Norwegians streamed to local cinemas over the weekend to see the new film Kongens nei, about the three dramatic days in April 1940 when the late King Haakon VII flatly refused to cooperate with Nazi German invaders. The film has made many Norwegians proud of the royal defiance, which ultimately turned the royals themselves into refugees in exile abroad.
The powerful film, based on a book by Alf R Jacobsen, packed many cinemas around the country after it formally premiered on Friday. Nordisk Film Distribution reported that nearly 118,000 people bought tickets to see Kongens nei (literally, The king’s no) during its opening weekend. That comes in addition to the roughly 10,000 people who braved pouring rain last week to watch the film in a special outdoor showing on the grounds of the Royal Palace in Oslo, with members of the royal family in attendance.
Thousands more saw the film in other special pre-release showings, bringing the total by Monday to nearly 140,000. That puts it close to the premiere crowds at earlier major Norwegian films including Max Manus (named after the Norwegian resistance hero during the war), Bølgen (The Wave) and even Kon-Tiki. “This is fantastic,” said the film’s producer, Stein B Kvae. “We’re extremely glad that the Norwegian public seems to be flocking to see Kongens Nei.”
Ongoing fascination with the war
Interest is clearly fueled by Norwegians’ seemingly endless fascination with World War II and its dramatic, lasting effects. The film, directed by Erik Poppe, has won almost universally good reviews and become one of Norway’s candidates for a foreign film Oscar. After sitting through the more than two-hour account of April 8-11, 1940, it’s easy to understand why. It’s a gripping film praised for its historic accuracy and honesty, which also portrays no lack of personal drama between Norway’s first modern monarch and his son, the father of the current Norwegian king.
The film is also highly relevant, coming at a time when Norway has found itself hosting thousands of refugees from the war in Syria and other deeply troubled nations. It wasn’t too long ago that Norway also produced war refugees and hundreds of thousands of emigrants seeking better lives abroad.
The film also offers a surprisingly sympathetic version of the role played by the German ambassador to Norway at the time, Curt Bräuer, who came as close as he could to defying his invading countrymen and Hitler himself as he insisted on trying to use diplomacy to negotiate directly with King Haakon VII. The film goes on to show Bräuer losing the support of his wife and being literally shut out of invading military officers’ decisions, while text at the end of the film notes that Bräuer himself was later sent to the eastern front.
It was to Bräuer that King Haakon, a former Danish prince who was clearly proud of being the only monarch in Europe to have been elected at the time, delivered his refusal to bow to the Germans and turn over leadership of the country to Hitler’s forces and their puppet government led by coup maker Vidkun Quisling. Several Norwegians attending the royal showing last week carried flags in backpacks “to celebrate our freedom,” one of them, Arnt Telhaug, told newspaper Aftenposten. On Tuesday, 20-year-old Kari-Anne Helland Barland wrote in Aftenposten that she was “proud to be Norwegian” after seeing the film, stressing that late king’s “no” was a resounding “yes” to democracy and rule by the people.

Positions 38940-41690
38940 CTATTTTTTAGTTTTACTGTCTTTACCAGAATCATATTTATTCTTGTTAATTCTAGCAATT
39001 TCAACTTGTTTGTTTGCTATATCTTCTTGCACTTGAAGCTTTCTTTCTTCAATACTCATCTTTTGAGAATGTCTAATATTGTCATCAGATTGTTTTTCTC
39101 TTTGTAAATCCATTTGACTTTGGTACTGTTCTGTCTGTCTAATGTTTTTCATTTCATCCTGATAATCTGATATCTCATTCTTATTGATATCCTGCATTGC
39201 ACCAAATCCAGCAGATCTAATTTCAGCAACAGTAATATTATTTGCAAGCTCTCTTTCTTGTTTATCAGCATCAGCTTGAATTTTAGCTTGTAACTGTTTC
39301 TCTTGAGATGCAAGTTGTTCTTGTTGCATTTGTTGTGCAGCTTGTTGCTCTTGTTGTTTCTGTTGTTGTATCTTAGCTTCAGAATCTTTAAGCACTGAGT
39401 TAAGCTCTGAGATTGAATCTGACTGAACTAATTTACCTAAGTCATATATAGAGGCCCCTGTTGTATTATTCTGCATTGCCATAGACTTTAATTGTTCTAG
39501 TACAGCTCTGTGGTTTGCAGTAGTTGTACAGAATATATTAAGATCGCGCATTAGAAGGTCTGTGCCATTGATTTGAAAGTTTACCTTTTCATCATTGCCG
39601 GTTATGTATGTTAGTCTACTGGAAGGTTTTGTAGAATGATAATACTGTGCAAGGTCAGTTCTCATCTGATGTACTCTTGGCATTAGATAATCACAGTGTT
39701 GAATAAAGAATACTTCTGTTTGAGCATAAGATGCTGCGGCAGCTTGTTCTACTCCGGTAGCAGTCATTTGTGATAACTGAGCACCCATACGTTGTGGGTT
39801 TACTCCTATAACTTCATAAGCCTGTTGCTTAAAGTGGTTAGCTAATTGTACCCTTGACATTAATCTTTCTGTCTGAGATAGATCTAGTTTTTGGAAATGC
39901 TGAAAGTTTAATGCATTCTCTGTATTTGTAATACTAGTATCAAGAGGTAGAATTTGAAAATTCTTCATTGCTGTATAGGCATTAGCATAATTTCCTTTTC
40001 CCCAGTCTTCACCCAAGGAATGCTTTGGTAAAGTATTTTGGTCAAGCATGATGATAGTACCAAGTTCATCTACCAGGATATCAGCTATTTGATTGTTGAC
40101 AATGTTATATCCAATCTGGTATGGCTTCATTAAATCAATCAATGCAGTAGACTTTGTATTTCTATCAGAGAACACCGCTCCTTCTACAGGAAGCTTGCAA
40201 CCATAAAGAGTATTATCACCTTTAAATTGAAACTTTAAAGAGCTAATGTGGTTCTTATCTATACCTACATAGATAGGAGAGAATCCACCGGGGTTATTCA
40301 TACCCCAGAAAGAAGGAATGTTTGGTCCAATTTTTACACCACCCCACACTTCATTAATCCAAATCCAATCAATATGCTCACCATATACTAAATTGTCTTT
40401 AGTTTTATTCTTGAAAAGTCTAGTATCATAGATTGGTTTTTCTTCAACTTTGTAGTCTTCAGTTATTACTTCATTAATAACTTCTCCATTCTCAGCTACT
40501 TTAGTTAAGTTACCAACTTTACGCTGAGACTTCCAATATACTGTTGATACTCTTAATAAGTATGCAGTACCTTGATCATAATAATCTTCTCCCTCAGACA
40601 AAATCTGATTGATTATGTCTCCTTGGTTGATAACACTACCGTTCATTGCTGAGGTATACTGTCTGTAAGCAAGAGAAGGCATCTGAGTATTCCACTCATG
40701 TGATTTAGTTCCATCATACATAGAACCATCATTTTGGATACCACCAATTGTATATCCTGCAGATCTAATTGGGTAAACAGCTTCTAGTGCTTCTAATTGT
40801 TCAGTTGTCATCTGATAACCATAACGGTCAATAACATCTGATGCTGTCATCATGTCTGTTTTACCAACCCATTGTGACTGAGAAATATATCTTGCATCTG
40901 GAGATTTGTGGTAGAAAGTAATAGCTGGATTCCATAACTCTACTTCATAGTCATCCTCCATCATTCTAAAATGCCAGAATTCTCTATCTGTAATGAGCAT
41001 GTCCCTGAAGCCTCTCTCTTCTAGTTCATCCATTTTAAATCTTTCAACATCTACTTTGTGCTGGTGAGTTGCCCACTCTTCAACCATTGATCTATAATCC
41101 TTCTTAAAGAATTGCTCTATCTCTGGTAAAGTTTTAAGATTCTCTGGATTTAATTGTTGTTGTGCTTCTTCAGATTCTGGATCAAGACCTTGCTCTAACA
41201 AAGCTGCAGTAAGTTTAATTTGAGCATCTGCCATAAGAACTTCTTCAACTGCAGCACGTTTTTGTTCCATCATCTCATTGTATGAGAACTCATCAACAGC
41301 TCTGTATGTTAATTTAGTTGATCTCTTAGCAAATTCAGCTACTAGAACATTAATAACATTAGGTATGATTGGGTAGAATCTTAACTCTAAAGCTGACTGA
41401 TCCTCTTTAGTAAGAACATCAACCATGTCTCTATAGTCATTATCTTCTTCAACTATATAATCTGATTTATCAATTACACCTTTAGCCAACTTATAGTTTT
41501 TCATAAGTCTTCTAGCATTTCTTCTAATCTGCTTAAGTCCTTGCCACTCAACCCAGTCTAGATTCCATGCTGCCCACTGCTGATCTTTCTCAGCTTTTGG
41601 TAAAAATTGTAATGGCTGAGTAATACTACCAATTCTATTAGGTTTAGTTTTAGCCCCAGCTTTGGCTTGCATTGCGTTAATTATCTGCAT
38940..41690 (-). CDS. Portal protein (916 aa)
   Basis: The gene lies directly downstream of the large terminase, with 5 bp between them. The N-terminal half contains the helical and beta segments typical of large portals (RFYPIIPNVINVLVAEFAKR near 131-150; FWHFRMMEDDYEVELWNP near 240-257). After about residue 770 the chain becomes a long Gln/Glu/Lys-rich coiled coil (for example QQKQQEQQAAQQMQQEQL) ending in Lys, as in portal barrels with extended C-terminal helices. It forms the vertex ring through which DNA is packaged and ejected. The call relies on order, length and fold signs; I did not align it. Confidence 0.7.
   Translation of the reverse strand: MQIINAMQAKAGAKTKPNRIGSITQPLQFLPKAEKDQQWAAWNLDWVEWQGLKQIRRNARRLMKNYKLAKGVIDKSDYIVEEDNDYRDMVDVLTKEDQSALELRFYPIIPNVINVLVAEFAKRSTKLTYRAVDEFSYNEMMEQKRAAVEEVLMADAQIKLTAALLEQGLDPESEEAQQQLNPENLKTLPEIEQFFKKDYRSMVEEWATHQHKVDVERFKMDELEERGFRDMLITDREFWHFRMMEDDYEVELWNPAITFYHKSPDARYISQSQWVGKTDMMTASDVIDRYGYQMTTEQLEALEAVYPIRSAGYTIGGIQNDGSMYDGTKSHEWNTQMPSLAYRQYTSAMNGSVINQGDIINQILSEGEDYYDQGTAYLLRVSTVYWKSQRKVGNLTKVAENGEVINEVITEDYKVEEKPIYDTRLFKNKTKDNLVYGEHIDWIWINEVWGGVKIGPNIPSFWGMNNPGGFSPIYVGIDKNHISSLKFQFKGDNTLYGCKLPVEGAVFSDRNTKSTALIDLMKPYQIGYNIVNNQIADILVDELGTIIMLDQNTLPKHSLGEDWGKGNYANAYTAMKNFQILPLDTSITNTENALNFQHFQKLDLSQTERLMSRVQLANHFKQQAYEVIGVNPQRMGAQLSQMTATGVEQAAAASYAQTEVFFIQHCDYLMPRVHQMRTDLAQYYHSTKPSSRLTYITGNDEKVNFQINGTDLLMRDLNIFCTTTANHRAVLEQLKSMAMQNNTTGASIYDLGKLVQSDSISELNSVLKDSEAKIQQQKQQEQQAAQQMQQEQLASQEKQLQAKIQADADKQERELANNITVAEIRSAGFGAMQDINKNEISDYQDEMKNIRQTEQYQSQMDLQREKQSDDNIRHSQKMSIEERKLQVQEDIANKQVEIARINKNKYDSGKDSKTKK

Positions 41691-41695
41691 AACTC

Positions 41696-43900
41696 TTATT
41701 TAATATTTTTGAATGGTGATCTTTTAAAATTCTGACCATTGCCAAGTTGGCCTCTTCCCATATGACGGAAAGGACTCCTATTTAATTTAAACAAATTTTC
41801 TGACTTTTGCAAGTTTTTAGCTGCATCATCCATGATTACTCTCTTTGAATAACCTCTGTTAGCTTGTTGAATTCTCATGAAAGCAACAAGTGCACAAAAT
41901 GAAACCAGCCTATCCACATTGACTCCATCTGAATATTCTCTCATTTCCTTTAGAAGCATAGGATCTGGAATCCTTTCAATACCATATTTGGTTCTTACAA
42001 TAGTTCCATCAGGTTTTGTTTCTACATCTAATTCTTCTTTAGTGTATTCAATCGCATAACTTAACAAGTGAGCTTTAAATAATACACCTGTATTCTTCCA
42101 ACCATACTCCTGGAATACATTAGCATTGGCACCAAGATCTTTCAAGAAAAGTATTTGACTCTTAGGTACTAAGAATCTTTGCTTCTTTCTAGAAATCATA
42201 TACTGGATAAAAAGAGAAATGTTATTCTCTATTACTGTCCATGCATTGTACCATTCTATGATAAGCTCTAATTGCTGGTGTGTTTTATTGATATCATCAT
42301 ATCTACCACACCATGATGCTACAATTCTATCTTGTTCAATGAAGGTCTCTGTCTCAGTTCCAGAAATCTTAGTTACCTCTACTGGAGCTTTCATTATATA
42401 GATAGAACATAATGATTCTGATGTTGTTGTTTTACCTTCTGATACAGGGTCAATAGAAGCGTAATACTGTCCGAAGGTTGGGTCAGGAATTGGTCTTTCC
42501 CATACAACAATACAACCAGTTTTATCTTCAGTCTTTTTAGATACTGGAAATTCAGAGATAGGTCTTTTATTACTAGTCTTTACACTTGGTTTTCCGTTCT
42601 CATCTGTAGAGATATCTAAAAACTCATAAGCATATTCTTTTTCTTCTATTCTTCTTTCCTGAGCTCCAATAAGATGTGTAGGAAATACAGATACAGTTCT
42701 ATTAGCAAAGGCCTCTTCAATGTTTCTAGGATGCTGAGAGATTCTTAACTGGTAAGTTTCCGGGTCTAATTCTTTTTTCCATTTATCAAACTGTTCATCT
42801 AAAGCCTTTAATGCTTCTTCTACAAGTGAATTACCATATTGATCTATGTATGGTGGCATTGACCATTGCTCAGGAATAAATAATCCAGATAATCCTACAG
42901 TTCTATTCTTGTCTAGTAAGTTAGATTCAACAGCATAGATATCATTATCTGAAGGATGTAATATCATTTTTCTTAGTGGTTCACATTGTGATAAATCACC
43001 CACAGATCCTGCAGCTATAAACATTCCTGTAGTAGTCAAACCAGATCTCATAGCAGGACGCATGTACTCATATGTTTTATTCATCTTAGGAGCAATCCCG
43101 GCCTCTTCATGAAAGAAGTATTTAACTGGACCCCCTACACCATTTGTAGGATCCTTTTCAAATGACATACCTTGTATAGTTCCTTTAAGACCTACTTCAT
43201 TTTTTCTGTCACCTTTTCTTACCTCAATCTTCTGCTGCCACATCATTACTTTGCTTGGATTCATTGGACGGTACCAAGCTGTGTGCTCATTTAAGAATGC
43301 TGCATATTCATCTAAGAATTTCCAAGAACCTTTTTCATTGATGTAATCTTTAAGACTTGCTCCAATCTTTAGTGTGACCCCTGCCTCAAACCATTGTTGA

Commentators have tempered such patriotism outbursts a bit in recent days. Lars West Johnsen of newspaper Dagsavisen, noted, for example, that the king’s defiance was followed “uncomfortably quickly” by Norwegian pragmatism that took over after the royal family and elected government fled the country. “Life had to go on,” Johnsen wrote, and many Norwegians did end up cooperating with their occupiers. He also noted, however, how the film was “made with care and respect for the factual events,” which will allow it to stand as a “document over a central part of our history.”
More historic war films likely
There’s also reason to hope that the film, and its popularity, will boost interest in other sides of Norwegian war history including how retreating Nazi German occupiers used “scorched earth” tactics to burn most all the buildings and homes in the northern county of Finnmark while withdrawing. That created another wave of around 50,000 Norwegian war refugees, many of whom weren’t welcome even in other areas of their own country.
Other film topics in the years to come may include the Battle for Narvik, which Tommy Wirkola has expressed interest in directing, along with war stories from Western Norway, not just Oslo. Some critics have claimed that war films made so far tend to concentrate on Oslo, with the exception, of course, of Telemark. Kongens nei, for example, is being hailed in Hedmark County where most of the drama and initial fighting actually played out.
“The question is raised every year,” wrote Johnsen, by journalists, historians and commentators: “Will we never be finished with the war? Is there really more to tell? Clearly yes.” Eyewitnesses and others who experienced the war are dying out, but new archive material continues to pop up. New generations are curious about the seemingly unreal events that took place in the early 1940s, with photos of Oslo used in the film still so eerily similar to the Oslo of today. More films will come, and at least one of those seeing Kongens nei already wants to see it again.